Pasi: It is true that in Finland there are no annual end-of-school year tests or other external standardized tests, but there is one, we call it Matriculation Examination, that takes place at the very end of upper secondary school. All other student assessments are done by teachers and used as they see most appropriate. Again, this is due to Finnish authorities and parents trust teachers and schools in judging best how well students learn and what needs to be done to improve these learning outcomes. Real benefit of not having external tests and relying on teachers in grading their students is that it allows schools and teachers to better focus on real learning. It also makes education system much more flexible and resilient, as has been proven by the pandemic that disrupted all education systems around the world. Early evidence suggests that education systems, like Finland, that are flexible, creative and based on teacher professionalism and trust are able to cope better and with less harm to children the COVID disruption has caused in most other countries.
Alyona: In your book you write about three paradoxes in Finnish schools. Please describe some of them for our readers.
Pasi: The first paradox is: Teach less, learn more. It means, first and foremost, that there is no causal link between how much instruction students are expected have at school and what do they get out of it. In other words, if you think that by teaching more or longer students would learn more or better, you should think again. International data and research evidence clearly show that there is no positive correlation between these two variables. Based on this evidence and support by common pedagogical wisdom, Finland has chosen the way to keep the instruction time to children in necessary minimum and focus more on quality of teaching and learning during instruction time. Interestingly, Singapore and some other high performing education systems have employed this same paradox: teach less, learn more. This same rule applies also to homework that can only benefit student learning if it is done purposefully and clearly linked to students’ interests and what they supposed to learn.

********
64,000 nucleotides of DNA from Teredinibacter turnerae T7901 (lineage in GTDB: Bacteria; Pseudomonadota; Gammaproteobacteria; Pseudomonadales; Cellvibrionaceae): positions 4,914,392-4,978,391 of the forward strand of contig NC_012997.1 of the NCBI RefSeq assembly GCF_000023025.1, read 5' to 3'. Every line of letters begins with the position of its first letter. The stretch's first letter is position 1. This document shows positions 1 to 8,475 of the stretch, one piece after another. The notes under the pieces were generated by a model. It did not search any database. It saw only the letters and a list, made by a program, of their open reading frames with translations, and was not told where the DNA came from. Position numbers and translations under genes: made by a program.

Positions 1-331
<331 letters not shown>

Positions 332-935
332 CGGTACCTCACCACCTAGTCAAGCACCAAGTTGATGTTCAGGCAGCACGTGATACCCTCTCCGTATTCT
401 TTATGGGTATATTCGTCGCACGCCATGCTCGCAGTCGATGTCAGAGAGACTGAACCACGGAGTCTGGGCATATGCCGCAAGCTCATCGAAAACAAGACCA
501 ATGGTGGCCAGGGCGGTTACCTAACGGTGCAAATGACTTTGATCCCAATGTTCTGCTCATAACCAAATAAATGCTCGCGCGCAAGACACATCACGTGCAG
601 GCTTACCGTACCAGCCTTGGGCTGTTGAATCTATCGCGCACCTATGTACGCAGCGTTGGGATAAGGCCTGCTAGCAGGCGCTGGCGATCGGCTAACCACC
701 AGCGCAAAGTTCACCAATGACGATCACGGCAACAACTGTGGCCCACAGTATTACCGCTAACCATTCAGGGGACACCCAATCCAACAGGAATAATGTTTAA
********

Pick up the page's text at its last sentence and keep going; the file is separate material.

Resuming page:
Alyona: How to combine individual learning paths, so popular in Finnish schools, with compliance with international and national educational standards, or is it like a utopia, an oxymoron?
Pasi: First, there is no such thing as ‘international standards’, that is a myth. Certainly, in Finland the key driver of national education policies and the core curricula at the different levels of education is commonly agreed national understanding of what the purpose of education is. In Finland school education focuses much more than elsewhere on supporting personal development, learning and growth of each and every individual student. In this sense, individual learning paths and common national goals of education are complementary to one another, not mutually conflicting. Again, allowing students study more based on their individual talents, interests and aspiration requires that they are trusted by adults, and that teachers are trusted by the system to make the best out of that personalized arrangement.